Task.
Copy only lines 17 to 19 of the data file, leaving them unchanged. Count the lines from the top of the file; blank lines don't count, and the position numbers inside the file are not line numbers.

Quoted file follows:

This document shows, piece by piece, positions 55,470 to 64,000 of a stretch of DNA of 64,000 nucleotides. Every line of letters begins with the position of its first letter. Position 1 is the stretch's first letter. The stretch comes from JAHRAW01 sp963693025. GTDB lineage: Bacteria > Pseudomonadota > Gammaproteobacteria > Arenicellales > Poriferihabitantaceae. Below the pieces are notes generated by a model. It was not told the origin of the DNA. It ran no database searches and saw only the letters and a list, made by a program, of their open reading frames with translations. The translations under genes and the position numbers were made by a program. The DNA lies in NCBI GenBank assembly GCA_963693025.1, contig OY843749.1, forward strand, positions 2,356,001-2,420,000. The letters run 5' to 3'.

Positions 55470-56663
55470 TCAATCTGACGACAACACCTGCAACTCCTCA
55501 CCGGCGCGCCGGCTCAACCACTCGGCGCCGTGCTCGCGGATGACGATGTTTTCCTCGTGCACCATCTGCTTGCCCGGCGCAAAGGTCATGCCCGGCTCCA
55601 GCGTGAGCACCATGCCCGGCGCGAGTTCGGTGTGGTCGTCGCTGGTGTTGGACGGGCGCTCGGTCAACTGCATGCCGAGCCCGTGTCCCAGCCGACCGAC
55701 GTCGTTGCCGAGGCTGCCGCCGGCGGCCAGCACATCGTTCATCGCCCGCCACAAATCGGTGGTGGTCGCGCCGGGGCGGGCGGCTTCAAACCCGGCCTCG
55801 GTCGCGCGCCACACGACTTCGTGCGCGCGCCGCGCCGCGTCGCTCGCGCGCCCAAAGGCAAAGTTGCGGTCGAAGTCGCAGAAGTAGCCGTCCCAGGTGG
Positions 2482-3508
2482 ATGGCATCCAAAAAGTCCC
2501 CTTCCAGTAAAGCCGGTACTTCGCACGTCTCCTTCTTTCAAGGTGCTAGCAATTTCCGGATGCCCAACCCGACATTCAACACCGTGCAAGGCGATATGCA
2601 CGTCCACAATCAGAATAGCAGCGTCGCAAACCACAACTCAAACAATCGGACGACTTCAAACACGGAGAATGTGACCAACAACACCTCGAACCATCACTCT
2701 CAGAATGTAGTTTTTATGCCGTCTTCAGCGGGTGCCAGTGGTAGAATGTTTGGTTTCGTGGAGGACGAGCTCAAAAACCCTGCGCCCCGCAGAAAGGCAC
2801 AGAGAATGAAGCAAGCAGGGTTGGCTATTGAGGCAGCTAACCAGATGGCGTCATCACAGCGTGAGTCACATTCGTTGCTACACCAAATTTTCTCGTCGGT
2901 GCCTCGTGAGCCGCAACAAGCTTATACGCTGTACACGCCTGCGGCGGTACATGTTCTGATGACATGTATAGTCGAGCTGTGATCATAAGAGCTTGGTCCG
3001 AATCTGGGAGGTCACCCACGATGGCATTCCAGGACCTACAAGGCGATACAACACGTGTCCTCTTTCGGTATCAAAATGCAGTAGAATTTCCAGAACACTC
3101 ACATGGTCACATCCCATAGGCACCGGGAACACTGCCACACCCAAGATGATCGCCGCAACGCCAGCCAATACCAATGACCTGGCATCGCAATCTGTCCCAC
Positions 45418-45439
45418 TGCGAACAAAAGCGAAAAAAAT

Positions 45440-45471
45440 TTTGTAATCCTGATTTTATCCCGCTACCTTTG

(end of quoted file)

Positions 45418-45439
45418 TGCGAACAAAAGCGAAAAAAAT

Positions 45440-45471